U.S. Secretary of State Colin Powell says the United States is closing in on the votes necessary to pass a United Nations resolution that would pave the way for the use of force to disarm Saddam Hussein. But Mr. Powell acknowledges that France, one of five permanent members of the Security Council, could use its veto to kill the measure.
With a crucial vote nearing in the council, Washington and Paris are making all-out efforts to win support for their conflicting stands on Iraq.
Secretary of State Colin Powell says the White House is within "striking distance" of the nine votes needed on the 15-member Security Council to pass a resolution giving Iraq until March 17 to disarm. He told CNN's Late Edition that the administration is working hard to meet its goal.
"And I think we are making some progress with the elected 10 members," he said. "But as you know, the French have taken a strong position to oppose any resolution. Although they haven't used the word 'veto,' they are certainly indicating that."
Earlier, during an appearance on the Fox News Sunday, television program, Secretary Powell said he would not be surprised if France did indeed veto the measure.
"I don't think they have hidden their hand on this one. They have been out front, saying they do not think this is the way to go," he said.
He spoke at a time of intense diplomatic efforts. While top U.S. officials were making their case on American television, French Foreign Minister Dominique de Villepin was heading off on a quick tour of three African countries that are seen as key "swing votes" on the council: Angola, Guinea and Cameroon.
On ABC's This Week, President Bush's national security advisor, Condoleezza Rice, was asked if the White House was also planning to send top officials to foreign capitals.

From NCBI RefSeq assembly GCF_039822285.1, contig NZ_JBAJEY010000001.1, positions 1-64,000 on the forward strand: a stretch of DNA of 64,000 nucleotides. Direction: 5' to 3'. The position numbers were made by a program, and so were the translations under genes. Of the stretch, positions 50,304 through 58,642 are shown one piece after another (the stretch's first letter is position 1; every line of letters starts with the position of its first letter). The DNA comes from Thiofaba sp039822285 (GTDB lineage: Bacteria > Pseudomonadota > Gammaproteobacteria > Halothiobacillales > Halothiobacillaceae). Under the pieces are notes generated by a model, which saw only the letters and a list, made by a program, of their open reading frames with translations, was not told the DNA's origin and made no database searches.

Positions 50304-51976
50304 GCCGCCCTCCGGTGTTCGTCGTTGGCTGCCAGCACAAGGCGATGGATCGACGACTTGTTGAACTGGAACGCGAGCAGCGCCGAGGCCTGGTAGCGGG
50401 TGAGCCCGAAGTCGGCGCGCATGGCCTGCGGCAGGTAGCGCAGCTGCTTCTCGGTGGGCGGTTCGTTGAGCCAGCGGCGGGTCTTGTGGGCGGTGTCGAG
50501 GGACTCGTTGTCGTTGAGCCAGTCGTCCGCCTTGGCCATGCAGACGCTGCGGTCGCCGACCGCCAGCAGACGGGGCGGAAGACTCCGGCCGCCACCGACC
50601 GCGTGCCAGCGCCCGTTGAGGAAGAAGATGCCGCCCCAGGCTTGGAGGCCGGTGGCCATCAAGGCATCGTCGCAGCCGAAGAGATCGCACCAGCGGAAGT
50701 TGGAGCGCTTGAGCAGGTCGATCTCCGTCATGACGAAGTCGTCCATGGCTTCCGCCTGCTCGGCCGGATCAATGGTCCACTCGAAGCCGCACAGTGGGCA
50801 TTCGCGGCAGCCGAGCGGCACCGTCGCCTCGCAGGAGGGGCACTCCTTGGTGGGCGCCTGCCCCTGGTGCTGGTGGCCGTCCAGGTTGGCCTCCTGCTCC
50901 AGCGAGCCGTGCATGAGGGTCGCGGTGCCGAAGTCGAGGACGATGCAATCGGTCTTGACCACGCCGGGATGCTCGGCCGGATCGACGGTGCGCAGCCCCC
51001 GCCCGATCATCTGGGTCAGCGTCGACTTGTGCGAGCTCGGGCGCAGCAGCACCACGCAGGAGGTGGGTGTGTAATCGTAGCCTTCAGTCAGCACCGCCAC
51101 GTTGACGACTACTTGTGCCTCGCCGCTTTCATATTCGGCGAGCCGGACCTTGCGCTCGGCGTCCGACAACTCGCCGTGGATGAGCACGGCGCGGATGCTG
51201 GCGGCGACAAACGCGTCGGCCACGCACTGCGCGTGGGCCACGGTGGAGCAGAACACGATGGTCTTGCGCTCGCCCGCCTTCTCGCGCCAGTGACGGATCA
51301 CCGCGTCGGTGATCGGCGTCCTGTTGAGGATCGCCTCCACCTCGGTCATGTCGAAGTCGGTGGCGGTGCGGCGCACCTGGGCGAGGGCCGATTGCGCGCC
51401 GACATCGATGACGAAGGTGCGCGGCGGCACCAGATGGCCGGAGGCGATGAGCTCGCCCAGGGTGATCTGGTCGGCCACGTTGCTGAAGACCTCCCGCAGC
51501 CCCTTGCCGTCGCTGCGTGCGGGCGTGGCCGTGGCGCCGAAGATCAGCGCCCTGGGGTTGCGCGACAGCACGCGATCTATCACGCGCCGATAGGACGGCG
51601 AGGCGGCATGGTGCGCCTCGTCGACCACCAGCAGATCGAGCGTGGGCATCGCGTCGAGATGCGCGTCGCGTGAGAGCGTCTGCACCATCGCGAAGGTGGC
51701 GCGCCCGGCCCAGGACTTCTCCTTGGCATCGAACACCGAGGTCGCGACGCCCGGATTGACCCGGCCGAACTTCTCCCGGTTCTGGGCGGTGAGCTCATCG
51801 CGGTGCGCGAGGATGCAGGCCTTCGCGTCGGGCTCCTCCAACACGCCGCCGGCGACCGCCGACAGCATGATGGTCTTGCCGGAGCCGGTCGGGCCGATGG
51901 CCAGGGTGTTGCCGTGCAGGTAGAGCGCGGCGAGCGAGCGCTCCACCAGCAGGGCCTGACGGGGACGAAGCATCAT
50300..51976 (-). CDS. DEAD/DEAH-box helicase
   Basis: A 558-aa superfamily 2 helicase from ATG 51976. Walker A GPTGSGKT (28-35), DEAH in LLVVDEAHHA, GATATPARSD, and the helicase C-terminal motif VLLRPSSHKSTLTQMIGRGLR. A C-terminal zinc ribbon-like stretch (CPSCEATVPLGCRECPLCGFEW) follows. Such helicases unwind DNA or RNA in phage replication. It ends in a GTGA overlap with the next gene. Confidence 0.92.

"It may well be necessary to do some travel. We will see. But there is a lot of contact with these countries," she said.
Ms. Rice downplayed the notion of major changes in the wording of the U.S.-backed resolution, as did Secretary Powell. Both said the March 17 deadline is firm.
"We think that the 17th is plenty of time for Saddam Hussein to show that he is finally going to come into compliance with [Resolution] 1441," she said. "He has had a very long time to do it. He could do it tomorrow, if he wants to do it."
Resolution 1441, which warned of serious consequences if Iraq did not disarm, passed unanimously last November. Three of the five permanent Security Council members - France, Russia and China - have questioned the need for another resolution. They are calling for more time for U.N. weapons inspectors. Also urging the Bush administration to reconsider is former U.S. President Jimmy Carter.
In an opinion article written for the editorial section of Sunday's New York Times, Mr. Carter, a Nobel Peace Prize winner, said America's stature in the world will decline, if Washington launches a war in defiance of the United Nations.
Secretary Powell took issue with the former president. He told the Fox News Network that war is never popular. But he went on to predict that, when the truth comes out, and people are liberated, public opinion will change.